My previous article gave two examples of the stance of our public officials on legal advice and legal fees. I also cited Dr Rowley’s statement to Parliament on 1 July 2016 which gave details of the $78.5M in legal fees spent at the Colman Enquiry into the collapse of CL Financial.
The details in the PM’s voluntary disclosure of those Colman Enquiry legal fees was contrasted with the plain reluctance of certain Public Officials to disclose similar details to me in relation to the CL Financial bailout. The evasions of the Ministry of Finance to resist my litigation were all taken under the advice of eminent Senior Counsel, no doubt highly-paid.
The central Republican value, has to be that none of us are lawfully entitled to the obscene privileges which prevailed in the bad old days. In fact, the distinctive thing about a Republic is that there are no more Earls, Lords, Ladies, Kings, Queens, Barons or Princes – save and except for Carnival Time. But those Republican ideals are being experienced in an individualistic and status-obsessed society. Continue reading “Legal Fees Dis-ease”→
“The Upholder is worse than the Thief”
—from the defunct Trinidad & Tobago value system, decades ago…
The reported statements of the PM and Minister Sinanan on this cost reduction of about $300M achieved for the Curepe Interchange project and the alleged role of corrupt engineers in that process are ones I welcome. Any savings of scarce Public Money are to be welcomed, whatever the political administration. That said, those recent statements are necessary but not sufficient.
This is my interview with Abby Martin, a journalist working on behalf of the [Peter] Allard Prize Foundation, on the scope of my work with a focus on my anti-corruption work. Ms. Martin compiles videos with select nominees for the Allard Prize for International Integrity, of which I am one.
The anti-corruption discourse in our country usually rationalises the failure or refusal to prosecute any important persons for corrupt acts as being a result of our small size. After all, everyone has a friend who will see for them. Those friends will warn them, lie for them, forget for them or even lose a file or two for them. We have all had these frustrating discussions and wondered if we can ever muster the will or the wits to lock-up the important people who regularly commit acts of grand corruption.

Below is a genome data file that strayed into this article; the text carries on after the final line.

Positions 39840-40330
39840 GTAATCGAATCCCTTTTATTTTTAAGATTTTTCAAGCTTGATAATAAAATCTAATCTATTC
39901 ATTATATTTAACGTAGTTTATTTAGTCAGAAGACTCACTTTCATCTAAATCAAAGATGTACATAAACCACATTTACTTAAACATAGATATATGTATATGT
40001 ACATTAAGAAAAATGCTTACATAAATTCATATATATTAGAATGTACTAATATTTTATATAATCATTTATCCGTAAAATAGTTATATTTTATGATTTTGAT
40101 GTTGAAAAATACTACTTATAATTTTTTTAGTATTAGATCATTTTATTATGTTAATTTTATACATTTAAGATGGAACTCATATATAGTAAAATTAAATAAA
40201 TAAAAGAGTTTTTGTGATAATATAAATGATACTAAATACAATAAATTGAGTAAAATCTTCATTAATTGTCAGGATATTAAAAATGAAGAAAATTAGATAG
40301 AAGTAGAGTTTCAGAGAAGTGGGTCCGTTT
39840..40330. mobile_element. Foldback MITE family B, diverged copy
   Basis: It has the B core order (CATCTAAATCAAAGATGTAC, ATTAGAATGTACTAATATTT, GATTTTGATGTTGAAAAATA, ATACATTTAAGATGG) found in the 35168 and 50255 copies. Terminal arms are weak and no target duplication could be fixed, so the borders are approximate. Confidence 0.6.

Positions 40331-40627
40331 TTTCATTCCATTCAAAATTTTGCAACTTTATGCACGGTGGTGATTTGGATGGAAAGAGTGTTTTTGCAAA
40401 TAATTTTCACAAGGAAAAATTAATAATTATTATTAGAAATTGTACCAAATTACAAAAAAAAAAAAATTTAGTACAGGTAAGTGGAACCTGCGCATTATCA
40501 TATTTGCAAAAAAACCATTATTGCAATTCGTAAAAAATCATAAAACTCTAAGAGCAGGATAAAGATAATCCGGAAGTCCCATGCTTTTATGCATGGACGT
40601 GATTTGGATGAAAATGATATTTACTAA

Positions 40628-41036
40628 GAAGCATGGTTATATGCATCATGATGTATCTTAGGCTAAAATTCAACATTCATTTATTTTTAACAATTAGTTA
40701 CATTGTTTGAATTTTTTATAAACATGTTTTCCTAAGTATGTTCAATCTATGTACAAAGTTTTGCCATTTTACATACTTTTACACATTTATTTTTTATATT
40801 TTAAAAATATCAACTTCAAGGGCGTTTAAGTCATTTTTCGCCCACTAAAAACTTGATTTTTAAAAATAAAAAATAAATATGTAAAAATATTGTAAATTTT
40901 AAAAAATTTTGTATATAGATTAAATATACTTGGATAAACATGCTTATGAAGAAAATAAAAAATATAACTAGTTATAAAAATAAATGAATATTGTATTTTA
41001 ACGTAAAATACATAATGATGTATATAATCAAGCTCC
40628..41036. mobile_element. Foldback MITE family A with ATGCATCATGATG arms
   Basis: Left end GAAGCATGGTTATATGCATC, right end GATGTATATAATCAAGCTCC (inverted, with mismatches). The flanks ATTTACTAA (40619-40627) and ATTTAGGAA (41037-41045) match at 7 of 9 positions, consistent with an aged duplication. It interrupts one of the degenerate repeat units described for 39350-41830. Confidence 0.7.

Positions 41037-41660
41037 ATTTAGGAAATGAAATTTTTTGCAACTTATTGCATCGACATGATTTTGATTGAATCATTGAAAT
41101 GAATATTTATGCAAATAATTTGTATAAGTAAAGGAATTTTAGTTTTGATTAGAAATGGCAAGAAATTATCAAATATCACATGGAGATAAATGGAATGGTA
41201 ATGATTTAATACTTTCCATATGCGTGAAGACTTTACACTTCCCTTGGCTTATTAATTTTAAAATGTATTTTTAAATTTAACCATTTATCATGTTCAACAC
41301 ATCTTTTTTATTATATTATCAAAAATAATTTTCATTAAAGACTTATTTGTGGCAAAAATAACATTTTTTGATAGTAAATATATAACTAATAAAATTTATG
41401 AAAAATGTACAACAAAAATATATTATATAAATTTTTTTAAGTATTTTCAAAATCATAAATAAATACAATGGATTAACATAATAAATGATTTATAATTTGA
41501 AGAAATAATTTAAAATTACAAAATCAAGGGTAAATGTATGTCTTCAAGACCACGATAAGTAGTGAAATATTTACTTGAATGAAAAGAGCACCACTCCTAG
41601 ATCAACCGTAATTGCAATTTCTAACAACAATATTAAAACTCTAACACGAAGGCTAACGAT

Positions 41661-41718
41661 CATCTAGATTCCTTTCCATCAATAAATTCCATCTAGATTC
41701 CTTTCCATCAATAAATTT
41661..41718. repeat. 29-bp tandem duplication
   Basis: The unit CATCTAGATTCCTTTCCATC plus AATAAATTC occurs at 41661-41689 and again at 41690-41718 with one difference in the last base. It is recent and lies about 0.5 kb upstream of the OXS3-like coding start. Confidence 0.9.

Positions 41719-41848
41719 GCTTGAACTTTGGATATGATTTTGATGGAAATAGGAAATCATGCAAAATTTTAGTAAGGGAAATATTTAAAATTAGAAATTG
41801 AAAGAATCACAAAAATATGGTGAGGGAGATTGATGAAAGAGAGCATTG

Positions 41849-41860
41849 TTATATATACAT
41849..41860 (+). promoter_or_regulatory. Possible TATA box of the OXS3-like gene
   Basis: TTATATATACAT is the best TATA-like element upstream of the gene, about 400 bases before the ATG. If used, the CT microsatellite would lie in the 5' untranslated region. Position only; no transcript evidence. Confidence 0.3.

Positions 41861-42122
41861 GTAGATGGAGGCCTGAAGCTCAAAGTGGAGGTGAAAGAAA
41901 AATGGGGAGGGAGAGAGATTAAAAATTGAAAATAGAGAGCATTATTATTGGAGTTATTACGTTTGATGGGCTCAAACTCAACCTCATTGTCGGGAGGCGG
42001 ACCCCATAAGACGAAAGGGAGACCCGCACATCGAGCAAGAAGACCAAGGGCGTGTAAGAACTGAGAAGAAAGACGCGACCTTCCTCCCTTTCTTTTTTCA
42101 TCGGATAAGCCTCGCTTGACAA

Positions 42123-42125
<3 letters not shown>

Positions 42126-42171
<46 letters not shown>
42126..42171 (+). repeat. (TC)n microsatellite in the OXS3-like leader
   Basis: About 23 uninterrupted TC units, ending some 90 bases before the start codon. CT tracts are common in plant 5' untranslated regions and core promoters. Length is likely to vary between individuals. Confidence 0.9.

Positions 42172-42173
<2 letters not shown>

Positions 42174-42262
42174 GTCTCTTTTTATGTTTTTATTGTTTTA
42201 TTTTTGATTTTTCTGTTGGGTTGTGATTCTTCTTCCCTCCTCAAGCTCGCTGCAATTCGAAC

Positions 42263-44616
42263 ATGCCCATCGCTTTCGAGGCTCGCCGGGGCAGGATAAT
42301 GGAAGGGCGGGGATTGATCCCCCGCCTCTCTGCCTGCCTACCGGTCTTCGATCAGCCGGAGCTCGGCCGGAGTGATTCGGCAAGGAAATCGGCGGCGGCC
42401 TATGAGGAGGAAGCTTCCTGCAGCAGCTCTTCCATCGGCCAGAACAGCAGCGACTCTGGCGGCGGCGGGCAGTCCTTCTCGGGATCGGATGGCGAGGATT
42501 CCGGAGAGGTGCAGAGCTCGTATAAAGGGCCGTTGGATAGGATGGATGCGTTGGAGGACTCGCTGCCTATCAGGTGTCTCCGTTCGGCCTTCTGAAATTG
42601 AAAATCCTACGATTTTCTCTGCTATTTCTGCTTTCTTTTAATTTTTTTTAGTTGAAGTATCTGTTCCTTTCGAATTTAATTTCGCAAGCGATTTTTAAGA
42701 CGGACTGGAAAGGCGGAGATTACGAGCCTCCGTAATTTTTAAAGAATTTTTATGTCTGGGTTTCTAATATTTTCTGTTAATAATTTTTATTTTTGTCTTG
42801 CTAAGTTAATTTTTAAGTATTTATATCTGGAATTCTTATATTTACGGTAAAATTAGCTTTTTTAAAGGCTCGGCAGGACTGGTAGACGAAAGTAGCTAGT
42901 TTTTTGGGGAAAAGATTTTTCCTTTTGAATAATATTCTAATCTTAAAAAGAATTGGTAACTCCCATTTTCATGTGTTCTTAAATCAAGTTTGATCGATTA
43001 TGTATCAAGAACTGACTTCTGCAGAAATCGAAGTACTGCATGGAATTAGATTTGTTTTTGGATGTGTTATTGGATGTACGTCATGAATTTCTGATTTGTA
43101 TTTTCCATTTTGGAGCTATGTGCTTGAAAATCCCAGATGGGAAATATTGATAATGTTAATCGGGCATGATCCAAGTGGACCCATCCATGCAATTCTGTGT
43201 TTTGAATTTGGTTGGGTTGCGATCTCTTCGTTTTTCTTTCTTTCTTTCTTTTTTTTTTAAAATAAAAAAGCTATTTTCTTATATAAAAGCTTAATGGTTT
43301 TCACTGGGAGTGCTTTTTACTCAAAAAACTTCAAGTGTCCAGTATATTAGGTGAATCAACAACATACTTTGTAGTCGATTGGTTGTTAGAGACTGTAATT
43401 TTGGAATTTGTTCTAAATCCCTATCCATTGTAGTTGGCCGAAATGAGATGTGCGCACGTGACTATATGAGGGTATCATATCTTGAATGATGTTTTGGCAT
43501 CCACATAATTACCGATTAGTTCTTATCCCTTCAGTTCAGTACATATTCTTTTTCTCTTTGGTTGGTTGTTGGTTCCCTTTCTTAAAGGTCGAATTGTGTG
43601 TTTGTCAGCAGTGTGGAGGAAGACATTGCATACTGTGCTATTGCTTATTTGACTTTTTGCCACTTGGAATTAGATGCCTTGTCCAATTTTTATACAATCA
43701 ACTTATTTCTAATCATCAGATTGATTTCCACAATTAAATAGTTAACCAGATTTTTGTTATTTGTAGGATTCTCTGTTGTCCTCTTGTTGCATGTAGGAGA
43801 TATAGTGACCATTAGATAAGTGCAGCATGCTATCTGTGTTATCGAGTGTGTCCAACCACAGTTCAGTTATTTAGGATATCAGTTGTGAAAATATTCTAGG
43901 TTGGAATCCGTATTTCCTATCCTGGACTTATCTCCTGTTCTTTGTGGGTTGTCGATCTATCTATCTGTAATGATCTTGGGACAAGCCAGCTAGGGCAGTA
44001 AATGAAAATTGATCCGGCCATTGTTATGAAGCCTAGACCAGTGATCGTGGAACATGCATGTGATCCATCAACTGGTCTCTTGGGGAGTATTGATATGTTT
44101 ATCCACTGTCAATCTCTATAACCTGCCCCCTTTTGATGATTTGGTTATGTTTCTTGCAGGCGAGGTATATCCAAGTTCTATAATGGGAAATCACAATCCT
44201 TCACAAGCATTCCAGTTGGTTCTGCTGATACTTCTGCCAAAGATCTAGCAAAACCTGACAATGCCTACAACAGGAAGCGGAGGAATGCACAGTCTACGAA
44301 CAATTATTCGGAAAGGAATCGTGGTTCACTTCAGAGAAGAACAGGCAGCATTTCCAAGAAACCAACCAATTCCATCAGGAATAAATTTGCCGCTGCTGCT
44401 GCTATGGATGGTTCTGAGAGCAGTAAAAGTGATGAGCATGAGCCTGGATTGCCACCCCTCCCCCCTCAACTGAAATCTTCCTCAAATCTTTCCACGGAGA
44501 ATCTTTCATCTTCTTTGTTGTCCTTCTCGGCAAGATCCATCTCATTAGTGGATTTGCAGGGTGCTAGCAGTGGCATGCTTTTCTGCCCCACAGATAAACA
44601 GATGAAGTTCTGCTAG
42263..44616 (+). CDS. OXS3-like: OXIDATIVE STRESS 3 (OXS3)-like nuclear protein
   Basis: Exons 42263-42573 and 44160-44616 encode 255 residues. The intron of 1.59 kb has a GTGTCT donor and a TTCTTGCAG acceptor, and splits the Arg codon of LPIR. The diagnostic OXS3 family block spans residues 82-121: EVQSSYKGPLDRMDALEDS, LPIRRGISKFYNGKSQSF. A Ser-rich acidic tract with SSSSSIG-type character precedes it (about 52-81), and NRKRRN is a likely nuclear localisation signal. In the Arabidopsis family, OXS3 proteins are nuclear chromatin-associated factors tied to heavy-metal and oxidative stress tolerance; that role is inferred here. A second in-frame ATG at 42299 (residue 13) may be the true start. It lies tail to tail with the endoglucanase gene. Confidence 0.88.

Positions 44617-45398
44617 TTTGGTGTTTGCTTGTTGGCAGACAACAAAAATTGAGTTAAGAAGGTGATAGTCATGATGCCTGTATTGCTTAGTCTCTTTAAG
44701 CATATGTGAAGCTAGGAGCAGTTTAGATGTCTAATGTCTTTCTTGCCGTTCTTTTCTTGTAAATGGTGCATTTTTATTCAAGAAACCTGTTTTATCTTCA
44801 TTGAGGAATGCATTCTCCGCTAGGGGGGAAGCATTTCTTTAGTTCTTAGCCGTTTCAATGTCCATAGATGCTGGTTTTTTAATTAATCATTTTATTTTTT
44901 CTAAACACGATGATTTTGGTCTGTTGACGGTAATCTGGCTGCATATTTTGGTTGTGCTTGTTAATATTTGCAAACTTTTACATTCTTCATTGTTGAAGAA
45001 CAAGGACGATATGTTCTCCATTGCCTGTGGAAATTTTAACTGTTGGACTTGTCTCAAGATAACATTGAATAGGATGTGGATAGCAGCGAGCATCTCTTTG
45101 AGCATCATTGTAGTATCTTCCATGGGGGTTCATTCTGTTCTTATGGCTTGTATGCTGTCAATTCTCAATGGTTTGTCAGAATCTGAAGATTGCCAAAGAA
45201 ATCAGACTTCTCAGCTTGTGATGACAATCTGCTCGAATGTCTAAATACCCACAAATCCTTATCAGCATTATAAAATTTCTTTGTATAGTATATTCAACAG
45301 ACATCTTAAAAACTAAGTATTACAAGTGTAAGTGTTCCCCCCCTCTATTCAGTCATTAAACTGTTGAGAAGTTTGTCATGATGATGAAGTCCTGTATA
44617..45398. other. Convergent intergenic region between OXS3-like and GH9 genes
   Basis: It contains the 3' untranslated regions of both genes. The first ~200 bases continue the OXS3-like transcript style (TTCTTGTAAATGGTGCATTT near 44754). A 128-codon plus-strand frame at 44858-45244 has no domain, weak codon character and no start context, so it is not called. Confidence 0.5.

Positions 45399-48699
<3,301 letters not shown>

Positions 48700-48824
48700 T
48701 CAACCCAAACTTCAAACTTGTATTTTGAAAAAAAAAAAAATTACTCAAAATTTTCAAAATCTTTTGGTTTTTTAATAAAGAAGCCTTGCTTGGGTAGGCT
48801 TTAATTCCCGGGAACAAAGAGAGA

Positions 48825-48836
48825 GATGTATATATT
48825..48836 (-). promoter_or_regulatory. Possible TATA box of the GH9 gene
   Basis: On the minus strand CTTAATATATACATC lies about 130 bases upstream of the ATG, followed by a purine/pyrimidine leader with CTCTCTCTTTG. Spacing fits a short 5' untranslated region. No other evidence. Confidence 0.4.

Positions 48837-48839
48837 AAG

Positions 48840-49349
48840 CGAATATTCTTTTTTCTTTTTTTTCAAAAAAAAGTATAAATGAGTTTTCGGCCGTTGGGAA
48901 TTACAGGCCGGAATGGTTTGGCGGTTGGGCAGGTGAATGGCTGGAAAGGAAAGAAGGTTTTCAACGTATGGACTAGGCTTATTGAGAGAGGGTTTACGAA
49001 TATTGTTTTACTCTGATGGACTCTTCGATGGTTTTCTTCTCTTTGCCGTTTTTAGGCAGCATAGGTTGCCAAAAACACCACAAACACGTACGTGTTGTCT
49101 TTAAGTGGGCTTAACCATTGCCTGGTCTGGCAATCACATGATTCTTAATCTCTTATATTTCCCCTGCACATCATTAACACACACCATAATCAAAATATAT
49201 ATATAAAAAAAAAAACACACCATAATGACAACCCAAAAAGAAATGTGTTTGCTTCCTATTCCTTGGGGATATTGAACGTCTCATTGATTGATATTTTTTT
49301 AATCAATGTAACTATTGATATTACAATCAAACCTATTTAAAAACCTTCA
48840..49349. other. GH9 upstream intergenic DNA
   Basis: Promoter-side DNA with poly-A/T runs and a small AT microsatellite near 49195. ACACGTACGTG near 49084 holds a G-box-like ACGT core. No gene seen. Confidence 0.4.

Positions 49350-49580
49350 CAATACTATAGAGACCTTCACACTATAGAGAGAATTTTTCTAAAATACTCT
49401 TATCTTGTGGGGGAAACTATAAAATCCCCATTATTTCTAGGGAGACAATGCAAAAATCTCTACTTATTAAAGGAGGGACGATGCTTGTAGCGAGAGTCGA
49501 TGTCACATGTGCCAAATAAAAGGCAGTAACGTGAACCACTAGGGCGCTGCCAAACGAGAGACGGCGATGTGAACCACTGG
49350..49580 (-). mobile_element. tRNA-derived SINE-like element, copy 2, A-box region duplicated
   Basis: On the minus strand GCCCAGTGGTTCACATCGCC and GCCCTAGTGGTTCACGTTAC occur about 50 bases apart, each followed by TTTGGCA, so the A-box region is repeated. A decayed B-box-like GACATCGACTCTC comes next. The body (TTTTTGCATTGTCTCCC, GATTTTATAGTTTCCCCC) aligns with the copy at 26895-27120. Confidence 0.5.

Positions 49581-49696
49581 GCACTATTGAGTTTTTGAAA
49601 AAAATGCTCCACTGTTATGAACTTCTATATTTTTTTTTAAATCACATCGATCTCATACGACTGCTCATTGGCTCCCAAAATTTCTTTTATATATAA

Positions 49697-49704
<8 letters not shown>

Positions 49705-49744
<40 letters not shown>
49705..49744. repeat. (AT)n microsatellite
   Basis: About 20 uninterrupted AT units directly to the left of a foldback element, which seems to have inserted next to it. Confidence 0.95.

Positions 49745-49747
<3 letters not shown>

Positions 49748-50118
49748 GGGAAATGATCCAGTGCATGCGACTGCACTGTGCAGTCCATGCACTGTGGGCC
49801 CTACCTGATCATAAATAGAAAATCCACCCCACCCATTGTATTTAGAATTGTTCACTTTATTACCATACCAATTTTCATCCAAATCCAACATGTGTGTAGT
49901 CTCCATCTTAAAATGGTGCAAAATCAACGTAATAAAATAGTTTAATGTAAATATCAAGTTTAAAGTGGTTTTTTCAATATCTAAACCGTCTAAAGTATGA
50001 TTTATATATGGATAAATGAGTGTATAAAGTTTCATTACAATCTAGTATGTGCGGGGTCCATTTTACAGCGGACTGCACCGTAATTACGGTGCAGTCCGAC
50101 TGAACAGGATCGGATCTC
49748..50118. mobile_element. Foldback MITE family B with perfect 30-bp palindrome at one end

When one considers the global news on this anti-corruption struggle, it is clear that in some substantial way the tide has turned. In a variety of countries, the citizens have become so outraged at the damage that large-scale corruption has done to their societies that the authorities there have now started to take decisive action against this scourge. It all makes me wonder when is the Caribbean going to catch-up with the rest of the world in punishing these destructive acts. Continue reading “Does Size really Matter?”→
My focus has been on grand corruption, the large-scale acts of fraud which endanger the very stability and rationale of our society and its key institutions. No act of grand corruption is possible in isolation. The only way to steal these large amount of money is to have the collaboration of responsible officials and professionals, who either look the other way or actively assist in the looting.
That was the case in Eden Gardens and the other episodes covered thus far. None of these acts of grand corruption would have been possible without the intentional help of professionals such as attorneys, engineers, accountants or even surveyors. Our current private and public sector systems rely on the professional standards and ethics of those professionals to ensure value for money. Continue reading “The Ethics Gap – part four”→